Just like that, the final remaining of the “Big 3” east coast skate plazas is in jeopardy of being lost to re-design. (We all know the Love one turned out great 🤮) Please sign the petition to help save Freedom Plaza A.K.A. Pulaski Park from reconstruction.
You don’t need to be one of the sentimental-about-skating types to get emotional watching Revolutions on Granite, the documentary that Thrasher premiered late last week about the central spot in Kiev and Ukrainian skate scene — which was made before the Russian invasion, but obviously takes on new significance and urgency now. (Turn the subtitles on in the YouTube options.)
“I realized so many stories or moments that I’ve lived don’t have photos to accompany them. I wasn’t equipped, equipment-wise or mentally, to decide, ‘This moment is a photo,’ and I need to go out of my way to get it no matter what people think.” The Slam City Skates blog has an interview with French photographer, Benjamin Deberdt, about coming to New York to shoot photos of Keenan, Huf and the Cardona brothers in the nineties. (He shot the above Huf photo.)
Added Vu Skateshop’s “Lyric” video — filmed entirely at the Lyric Monument in Baltimore — to the QS One-Spot Part Map.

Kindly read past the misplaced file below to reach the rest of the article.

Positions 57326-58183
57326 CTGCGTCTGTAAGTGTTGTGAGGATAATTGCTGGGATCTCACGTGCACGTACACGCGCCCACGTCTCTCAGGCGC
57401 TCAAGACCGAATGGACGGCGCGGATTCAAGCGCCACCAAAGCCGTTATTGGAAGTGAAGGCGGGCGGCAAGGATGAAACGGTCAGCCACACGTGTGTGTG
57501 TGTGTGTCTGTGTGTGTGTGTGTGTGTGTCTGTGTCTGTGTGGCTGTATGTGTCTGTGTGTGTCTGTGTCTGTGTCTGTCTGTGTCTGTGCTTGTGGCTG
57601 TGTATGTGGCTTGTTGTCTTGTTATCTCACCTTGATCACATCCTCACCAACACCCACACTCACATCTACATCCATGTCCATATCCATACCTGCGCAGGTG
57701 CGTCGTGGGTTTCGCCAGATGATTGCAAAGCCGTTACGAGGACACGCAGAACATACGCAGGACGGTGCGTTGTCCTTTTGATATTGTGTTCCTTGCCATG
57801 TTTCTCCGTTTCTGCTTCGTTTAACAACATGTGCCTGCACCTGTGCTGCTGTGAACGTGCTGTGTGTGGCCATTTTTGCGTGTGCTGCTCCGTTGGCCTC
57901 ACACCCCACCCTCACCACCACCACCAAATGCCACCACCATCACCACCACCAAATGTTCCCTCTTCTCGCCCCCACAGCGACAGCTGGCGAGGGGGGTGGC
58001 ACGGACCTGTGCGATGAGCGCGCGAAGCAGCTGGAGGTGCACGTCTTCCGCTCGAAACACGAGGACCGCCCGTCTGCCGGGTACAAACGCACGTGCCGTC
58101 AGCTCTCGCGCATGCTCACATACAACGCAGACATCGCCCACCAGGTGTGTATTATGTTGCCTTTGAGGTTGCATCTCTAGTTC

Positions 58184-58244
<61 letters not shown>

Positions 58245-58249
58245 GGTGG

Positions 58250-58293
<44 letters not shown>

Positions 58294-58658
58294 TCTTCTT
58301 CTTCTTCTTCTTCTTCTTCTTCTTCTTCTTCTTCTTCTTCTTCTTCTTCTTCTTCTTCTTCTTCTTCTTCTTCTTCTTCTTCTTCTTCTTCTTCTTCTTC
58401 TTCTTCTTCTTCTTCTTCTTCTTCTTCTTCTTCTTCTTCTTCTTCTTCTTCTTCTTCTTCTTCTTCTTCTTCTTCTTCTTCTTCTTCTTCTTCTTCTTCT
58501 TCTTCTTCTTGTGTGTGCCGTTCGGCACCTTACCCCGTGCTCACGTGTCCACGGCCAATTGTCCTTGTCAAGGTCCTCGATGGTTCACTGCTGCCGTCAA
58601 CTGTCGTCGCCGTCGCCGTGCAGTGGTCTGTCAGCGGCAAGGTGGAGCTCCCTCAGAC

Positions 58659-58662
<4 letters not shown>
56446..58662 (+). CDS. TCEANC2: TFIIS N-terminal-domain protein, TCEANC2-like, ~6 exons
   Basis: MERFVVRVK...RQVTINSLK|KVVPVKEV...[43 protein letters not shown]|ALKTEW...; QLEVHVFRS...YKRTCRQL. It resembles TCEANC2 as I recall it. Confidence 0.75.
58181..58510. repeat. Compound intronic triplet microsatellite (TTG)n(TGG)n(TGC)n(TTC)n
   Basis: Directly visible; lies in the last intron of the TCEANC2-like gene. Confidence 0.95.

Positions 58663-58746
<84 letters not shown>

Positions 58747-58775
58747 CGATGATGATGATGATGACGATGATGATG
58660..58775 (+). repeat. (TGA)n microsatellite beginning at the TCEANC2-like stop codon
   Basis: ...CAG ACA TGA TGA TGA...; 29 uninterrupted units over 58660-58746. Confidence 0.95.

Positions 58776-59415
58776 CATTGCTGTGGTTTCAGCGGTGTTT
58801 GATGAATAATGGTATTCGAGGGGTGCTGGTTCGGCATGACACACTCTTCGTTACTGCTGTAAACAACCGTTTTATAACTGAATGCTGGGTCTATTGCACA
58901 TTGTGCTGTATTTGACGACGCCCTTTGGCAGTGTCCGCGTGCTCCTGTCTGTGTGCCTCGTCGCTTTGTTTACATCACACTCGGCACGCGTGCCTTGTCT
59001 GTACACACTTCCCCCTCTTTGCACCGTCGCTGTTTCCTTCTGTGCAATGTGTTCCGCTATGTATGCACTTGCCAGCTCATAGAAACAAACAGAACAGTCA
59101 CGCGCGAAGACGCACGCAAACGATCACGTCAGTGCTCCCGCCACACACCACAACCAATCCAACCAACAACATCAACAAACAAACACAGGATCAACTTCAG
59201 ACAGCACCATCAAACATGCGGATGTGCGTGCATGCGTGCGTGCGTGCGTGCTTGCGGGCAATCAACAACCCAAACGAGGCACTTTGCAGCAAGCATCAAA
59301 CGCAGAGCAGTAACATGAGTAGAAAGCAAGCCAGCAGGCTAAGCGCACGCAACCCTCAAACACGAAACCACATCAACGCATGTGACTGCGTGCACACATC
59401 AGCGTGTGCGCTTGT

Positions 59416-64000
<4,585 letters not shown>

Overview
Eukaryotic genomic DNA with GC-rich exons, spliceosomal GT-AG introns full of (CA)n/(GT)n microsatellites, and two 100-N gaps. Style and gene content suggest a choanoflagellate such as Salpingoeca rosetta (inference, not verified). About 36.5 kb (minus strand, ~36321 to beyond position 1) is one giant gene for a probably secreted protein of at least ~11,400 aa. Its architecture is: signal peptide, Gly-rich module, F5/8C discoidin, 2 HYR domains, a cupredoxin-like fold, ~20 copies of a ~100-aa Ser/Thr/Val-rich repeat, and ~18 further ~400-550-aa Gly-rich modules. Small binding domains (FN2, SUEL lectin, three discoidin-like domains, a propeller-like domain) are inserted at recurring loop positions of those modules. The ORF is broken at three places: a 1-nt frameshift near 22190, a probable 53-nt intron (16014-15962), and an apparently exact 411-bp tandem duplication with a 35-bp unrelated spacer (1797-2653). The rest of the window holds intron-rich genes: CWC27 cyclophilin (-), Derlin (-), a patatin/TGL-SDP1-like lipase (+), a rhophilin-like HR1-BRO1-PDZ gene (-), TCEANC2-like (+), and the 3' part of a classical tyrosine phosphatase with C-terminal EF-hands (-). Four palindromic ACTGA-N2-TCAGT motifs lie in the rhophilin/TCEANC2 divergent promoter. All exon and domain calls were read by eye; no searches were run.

Intro & Interview by Farran Golding
Headline Image by Andrew James Peters
[All Other Photos Credited Underneath]
It is convenient to think of Andrew Allen’s love of flatbanks as a post-Propeller phenomenon. However, winding back a decade reveals the bank to be as intrinsic to his output as a flannel shirt.
His onscreen career begins in 2007 with 522 On The 411, a Krooked/DLX-themed installment and one of the video magazine’s final. We open to A.A. surfing through a schoolyard, calmly hitting a Lockwood-style bank-to-bench before hopping a handrail switch, landing into a sizeable bank. Prevent This Tragedy came a few years later, and with it, the “breakout part” status earned by the first clip alone.
Sorry, sometimes the headline is too obvious to resist 💋
WOW2G is a new 22-minute video by Eighty Twenty, Hell World, and the Travel Skateshop family. Half-New York, half-Jersey spots. Aron Moloney (first full part) and Derek Thor (second-to-last part) both crush it. The pinches on those switch front crooked grinds!
Also a decent dose of Jersey City footy in Neema Joorabchi’s new B-roll montage.
If you haven’t seen Fred Gall’s “Out There” on Thrasher, it fucking rules. Make yourself a nice sandwich and throw on his Bobshirt interview from 2018 afterwards.
Photo by Andrew James Peters
So far, the “Favorite Spot” series has centered around main plazas in smaller city scenes, particular nooks in larger cities that particular skaters have an affinity for, and of course, recognizable pieces of skate ephemera now covered on real estate publications.
Farran’s latest is about one of the most storied spots in the capital of the skateboard world, recognizable to anybody who has seen a skateboard video these past thirty years. It’s no surprise that this installment ended up being the longest one ;)